This really hit home while visiting a large hosted European data center a few weeks ago. There were some corners where you could still find enterprise servers zooming away, but the really big server farms and all the reserved open spots were dedicated to consumer-related services such as online gaming, mobile internet and messaging, and on-demand television. The rise of of these consumer services will cause unprecedented demands for cloud storage, cloud networking and cloud processing in 2011, but the average enterprise IT manager won't particularly notice. In fact, many traditional IT chiefs may still feel they are "BIG IT".  If you're interested in an analyst covering these new consumer areas then you may enjoy Om Malik's GigaOM site

You could say that this trend of data centers becoming more and more consumer-centric is the top- down part of IT consumerization. The bottom-up part is employees bringing their consumer technology (iPhones, iPads, etc.) and expecting to use them while doing their job. The long term impact of this top-down trend will be that traditional BIG IT technology vendors will start to focus their R&D more on new, fast growing markets. Vendors with a running start in this new reality will be consumer electronics companies (like Apple) and technology vendors that grew up - or grew big - with the internet. As a result Enterprise IT will become a secondary market, a market where data center inventions and investments that were originally made for the consumer and entertainment market can be redeployed. Something to take into consideration when picking your strategic technologies and vendors for the next decade.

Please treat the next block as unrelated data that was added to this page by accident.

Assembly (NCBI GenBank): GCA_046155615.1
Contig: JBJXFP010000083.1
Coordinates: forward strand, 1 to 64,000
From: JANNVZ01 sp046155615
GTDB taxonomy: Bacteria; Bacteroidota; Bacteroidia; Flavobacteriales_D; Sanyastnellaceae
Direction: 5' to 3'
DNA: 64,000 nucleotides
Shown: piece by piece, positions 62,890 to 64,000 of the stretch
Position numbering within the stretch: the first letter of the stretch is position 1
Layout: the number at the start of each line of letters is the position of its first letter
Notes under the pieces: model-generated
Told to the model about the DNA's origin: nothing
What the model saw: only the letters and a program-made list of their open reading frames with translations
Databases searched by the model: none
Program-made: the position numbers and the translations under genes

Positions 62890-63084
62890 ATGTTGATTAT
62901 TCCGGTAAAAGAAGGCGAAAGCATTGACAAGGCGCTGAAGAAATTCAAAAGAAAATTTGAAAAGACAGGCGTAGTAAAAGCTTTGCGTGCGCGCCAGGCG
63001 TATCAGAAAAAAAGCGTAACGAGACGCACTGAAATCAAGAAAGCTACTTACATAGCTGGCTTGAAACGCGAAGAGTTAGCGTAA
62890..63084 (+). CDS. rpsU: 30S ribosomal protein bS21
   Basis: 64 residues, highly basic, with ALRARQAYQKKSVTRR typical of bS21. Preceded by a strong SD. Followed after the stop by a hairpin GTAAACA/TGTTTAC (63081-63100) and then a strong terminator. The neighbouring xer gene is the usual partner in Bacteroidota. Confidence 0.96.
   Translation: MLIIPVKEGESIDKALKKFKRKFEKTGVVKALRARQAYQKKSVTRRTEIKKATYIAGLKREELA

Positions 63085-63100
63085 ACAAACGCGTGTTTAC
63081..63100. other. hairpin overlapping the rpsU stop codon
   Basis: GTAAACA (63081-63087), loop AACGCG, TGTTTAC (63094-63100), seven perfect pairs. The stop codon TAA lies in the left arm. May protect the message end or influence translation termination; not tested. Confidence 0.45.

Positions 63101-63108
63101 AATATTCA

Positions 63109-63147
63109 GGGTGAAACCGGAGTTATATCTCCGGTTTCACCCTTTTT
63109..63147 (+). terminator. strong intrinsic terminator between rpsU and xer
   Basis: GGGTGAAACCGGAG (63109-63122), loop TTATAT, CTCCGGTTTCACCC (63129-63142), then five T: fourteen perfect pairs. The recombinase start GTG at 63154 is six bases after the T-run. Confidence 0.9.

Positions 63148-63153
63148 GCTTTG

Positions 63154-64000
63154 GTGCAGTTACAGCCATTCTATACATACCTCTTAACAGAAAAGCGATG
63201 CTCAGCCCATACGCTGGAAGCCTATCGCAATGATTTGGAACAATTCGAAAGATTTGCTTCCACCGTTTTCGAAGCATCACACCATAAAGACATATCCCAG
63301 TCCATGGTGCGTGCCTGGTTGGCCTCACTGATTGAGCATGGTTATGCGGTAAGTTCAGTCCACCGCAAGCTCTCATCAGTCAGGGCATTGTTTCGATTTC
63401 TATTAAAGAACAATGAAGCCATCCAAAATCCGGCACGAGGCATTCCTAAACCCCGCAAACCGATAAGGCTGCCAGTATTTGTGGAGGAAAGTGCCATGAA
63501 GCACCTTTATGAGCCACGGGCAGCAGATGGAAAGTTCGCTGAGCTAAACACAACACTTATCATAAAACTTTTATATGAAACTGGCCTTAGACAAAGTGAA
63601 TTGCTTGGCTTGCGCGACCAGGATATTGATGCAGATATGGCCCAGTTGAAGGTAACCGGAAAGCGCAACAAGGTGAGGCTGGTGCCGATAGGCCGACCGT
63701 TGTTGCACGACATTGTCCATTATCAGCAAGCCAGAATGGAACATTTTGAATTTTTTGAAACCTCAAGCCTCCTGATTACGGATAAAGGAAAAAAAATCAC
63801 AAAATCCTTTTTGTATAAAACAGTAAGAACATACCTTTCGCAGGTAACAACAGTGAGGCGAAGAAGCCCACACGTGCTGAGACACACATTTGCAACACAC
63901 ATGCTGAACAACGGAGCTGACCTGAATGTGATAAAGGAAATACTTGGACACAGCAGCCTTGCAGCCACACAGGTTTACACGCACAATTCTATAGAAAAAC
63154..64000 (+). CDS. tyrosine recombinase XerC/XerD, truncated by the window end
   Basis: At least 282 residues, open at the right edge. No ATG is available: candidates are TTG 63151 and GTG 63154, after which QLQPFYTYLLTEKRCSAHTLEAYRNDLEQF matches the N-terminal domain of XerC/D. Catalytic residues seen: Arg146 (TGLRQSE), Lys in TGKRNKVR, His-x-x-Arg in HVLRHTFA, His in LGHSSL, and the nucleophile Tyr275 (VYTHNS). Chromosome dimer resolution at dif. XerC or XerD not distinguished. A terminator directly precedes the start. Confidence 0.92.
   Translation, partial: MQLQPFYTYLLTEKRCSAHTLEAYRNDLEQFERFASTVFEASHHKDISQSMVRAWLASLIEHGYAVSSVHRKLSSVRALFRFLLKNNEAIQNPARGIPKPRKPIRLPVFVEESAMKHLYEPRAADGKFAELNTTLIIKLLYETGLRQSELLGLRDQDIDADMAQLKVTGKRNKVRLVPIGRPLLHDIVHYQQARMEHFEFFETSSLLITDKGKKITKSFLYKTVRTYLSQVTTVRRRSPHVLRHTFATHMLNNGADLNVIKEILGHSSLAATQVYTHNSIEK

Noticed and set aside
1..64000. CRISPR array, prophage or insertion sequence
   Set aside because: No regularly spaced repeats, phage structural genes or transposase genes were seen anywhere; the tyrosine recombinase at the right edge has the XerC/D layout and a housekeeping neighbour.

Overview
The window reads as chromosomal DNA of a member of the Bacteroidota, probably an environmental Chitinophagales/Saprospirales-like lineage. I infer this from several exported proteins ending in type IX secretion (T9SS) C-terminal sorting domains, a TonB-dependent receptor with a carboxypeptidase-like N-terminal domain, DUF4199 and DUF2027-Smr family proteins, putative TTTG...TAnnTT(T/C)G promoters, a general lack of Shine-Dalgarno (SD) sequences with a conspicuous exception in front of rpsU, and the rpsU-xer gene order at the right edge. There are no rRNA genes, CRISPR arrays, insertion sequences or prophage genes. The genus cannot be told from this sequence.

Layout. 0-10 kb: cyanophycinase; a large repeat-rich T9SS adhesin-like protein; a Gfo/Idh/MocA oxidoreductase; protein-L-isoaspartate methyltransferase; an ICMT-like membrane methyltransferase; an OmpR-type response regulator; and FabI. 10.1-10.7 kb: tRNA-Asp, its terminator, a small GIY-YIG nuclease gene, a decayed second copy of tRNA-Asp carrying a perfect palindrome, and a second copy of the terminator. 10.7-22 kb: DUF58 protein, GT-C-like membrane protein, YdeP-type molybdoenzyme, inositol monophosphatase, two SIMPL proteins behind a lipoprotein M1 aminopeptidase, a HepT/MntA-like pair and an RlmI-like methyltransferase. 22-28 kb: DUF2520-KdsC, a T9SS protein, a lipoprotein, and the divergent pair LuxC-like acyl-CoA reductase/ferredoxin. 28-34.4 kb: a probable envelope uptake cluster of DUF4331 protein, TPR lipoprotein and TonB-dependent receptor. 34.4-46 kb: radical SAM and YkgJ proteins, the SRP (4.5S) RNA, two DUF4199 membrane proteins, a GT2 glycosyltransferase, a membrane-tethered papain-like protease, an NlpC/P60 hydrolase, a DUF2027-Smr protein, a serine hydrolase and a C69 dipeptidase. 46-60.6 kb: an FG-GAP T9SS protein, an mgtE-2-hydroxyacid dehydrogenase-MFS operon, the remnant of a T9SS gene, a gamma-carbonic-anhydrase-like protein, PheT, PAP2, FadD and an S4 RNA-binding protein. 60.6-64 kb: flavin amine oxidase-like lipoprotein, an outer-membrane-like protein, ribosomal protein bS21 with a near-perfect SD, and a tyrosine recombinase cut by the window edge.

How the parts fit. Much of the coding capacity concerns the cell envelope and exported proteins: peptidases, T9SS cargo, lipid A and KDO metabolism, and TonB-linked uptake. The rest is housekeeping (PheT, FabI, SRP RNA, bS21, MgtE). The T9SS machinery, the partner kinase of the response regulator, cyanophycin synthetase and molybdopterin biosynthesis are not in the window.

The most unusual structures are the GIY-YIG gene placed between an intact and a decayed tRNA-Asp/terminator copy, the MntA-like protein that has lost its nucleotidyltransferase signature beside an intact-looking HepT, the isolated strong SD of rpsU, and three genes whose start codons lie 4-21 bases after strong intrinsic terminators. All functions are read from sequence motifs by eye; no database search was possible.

Now consumer IT won't take over Enterprise IT completely during 2011, but the days that we made fun of hardware vendors that made more money on consumer printers and ink than on enterprise data centers are definitely behind us.

P.S. -- OK just one prediction for 2011.  In one of my earlier blogs I wrote about the four P's of Innovation - Problem, Ponder, Publish and Pilot. For Enterprise IT, 2010 was clearly the year of publications (just look at the number of blogs with cloud predictions). That would make 2011 the year of piloting. Check back for my next blog on what I expect the production period will look like.